The uncategorisable German Overalls opens the album with a pun and a flood of emotion. The acoustic melodies are all memorable creatures, and the vocal is confidently diverse, switching between uncertainty, surety and something in between frequently. The four-track system provides one or two self-harmonies and sound effects a bit more like Hammill's later musique concrete experiments. The lyrics are autobiographical, and I suppose you'll like them if you like Peter Hammill and you probably won't if you don't, but I don't know. A harmonium provides a full wall of sound towards the end, a bit of cathartic electronic/electric flow rounds off the piece. More importantly, the song contains a rare moment of pure electric-guitar rock in the middle, and that remains, after all the various forms of music I've picked up since first getting into it, one of life's simplest and most life-affirming pleasures.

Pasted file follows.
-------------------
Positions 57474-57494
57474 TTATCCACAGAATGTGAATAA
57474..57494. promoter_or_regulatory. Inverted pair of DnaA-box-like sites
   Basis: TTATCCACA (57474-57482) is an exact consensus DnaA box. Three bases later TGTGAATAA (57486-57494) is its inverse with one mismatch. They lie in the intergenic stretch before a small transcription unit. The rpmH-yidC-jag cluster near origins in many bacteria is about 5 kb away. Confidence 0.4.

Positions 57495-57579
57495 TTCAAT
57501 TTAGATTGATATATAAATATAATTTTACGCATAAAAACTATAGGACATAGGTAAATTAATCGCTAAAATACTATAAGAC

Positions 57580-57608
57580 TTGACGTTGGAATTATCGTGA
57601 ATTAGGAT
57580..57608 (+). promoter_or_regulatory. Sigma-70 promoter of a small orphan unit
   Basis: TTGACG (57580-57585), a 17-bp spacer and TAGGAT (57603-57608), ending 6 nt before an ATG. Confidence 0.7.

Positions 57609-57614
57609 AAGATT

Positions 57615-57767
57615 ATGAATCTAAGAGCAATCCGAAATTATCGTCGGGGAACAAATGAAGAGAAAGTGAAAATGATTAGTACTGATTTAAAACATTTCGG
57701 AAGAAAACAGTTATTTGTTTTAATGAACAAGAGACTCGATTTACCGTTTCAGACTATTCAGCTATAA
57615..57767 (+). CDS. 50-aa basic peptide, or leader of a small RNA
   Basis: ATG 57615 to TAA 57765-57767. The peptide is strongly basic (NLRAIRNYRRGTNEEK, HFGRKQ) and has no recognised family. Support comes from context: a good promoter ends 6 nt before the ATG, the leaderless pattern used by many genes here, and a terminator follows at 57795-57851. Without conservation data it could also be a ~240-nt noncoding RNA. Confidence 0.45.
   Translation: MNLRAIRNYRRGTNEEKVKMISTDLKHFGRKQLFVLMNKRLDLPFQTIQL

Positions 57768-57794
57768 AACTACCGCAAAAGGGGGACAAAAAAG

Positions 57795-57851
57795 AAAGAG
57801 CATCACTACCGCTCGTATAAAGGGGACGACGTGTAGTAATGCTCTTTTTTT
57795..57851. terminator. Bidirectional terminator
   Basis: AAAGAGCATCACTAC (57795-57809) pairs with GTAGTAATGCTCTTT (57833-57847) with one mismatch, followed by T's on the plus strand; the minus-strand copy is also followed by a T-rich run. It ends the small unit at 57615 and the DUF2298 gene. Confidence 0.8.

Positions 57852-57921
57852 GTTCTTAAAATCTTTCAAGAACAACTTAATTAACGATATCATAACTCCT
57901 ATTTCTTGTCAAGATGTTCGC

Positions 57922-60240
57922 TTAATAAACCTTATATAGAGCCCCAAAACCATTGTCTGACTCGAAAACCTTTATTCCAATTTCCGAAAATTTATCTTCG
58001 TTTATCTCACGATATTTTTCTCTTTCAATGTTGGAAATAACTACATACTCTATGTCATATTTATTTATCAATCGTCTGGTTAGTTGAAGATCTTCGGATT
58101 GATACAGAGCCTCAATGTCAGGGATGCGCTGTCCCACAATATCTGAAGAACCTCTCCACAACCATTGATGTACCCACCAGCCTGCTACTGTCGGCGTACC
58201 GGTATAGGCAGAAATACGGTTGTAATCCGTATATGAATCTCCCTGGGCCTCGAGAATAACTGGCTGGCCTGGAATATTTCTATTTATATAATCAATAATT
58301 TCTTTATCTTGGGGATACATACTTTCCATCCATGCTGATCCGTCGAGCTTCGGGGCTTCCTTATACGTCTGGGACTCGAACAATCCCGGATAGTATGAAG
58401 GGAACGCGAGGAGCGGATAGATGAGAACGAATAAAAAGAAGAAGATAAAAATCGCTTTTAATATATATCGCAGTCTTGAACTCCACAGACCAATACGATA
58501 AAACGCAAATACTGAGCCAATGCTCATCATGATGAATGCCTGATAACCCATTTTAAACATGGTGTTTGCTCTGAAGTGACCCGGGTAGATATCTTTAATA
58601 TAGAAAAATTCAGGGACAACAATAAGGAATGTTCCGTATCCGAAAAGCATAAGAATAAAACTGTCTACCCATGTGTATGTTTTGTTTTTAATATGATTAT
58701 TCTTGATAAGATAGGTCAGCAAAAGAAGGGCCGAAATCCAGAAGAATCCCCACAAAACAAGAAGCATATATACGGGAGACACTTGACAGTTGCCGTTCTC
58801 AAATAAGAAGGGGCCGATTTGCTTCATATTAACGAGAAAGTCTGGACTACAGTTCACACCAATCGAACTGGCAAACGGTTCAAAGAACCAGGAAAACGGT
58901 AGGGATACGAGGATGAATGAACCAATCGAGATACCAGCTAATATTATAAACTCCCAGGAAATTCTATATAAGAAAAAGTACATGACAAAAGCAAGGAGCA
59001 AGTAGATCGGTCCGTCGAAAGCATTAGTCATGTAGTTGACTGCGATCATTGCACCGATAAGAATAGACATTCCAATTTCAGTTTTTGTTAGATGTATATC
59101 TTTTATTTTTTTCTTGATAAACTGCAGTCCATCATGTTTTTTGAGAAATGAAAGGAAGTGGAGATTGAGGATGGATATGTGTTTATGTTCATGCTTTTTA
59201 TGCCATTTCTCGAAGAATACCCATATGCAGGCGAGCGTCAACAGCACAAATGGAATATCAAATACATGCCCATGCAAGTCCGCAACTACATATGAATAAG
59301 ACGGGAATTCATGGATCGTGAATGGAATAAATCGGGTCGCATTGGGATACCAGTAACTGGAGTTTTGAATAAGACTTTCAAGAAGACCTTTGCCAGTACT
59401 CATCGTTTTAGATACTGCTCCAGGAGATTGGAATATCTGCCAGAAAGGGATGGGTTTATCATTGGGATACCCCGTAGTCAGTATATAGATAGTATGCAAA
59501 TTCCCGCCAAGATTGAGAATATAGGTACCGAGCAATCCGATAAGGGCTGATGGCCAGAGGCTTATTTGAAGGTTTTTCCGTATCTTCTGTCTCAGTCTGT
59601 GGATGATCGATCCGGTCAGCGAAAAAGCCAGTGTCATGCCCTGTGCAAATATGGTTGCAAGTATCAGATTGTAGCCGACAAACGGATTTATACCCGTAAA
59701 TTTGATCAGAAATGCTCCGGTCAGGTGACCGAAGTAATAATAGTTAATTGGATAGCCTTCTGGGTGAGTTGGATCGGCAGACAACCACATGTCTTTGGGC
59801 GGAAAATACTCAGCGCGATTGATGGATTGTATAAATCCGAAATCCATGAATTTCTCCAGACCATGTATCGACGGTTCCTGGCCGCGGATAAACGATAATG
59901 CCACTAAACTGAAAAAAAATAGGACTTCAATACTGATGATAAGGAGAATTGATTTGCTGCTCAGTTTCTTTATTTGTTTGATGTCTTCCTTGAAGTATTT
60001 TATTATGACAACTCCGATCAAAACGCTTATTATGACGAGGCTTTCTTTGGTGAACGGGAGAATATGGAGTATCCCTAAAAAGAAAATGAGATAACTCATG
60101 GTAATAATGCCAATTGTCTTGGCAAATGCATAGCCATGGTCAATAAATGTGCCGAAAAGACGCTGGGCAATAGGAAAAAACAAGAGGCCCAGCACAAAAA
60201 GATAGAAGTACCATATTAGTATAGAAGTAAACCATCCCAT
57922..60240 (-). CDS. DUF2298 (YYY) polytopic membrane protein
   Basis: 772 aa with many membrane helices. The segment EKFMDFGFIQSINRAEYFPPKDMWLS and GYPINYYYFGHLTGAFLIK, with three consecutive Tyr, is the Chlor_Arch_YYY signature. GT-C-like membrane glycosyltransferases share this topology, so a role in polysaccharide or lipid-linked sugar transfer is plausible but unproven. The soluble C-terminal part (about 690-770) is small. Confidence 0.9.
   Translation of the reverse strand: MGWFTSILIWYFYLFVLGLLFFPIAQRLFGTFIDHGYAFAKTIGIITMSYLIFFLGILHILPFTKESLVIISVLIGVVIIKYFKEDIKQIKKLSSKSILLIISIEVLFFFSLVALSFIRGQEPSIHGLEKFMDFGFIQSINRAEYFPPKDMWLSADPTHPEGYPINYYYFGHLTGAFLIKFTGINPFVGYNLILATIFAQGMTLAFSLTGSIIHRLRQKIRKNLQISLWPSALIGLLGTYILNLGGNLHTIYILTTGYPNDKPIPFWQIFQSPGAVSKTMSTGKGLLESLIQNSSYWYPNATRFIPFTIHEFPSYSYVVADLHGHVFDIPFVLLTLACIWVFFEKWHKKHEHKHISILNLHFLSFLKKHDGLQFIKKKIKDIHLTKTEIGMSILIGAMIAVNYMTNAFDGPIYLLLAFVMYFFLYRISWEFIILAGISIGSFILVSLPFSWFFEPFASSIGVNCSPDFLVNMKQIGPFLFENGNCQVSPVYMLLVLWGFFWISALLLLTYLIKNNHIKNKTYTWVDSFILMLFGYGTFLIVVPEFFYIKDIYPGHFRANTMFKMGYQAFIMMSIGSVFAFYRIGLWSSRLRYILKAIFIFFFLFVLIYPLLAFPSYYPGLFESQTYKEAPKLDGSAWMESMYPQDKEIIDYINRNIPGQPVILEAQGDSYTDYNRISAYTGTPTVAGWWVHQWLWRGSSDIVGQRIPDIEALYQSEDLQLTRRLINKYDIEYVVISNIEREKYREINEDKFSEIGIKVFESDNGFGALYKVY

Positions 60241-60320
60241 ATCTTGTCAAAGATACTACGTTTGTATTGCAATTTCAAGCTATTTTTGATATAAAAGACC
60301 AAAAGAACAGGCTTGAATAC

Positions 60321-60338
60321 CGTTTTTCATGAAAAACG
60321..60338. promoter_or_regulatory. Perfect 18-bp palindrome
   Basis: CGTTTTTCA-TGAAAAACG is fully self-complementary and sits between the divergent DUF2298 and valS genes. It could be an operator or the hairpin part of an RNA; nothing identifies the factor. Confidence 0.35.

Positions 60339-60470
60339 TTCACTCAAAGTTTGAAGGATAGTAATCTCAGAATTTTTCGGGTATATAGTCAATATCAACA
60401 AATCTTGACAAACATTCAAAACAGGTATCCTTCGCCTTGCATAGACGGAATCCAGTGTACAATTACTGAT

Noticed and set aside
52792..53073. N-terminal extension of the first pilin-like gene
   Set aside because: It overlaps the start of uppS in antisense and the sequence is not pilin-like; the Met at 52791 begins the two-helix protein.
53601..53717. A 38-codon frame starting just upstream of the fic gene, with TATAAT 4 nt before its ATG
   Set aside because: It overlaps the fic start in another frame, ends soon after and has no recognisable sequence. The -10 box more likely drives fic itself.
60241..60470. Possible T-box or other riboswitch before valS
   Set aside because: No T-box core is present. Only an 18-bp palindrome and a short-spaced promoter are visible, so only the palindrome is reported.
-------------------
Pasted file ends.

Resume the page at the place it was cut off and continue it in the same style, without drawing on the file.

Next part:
The deeply moving Slender Threads follows this up as the first of three acoustic guitar pieces, and much as the music is top notch, including a couple of extremely neat interludes and an absolutely perfect main melody, the emphasis is on the philosophical and beautiful lyrics. The vocals include occasional moments of harshness and highness, but are by and large a very low-key feature. Subtle, and understated, and beautiful.

Rock And Role smashes in after this, a more Van-Der-Graaf-Generator piece with just a dash of punk, featuring a sharp electric riff and strong performances from Nic Potter, Guy Evans and David Jackson. Tasteful piano additions and ambiguously quiet electrics mark the piece, including an extended, cleverly arranged instrumental conclusion and bridge. Lyrically, it teeters between high-brow philosophising and emotional rawness, and manages to capture both. Classy stuff.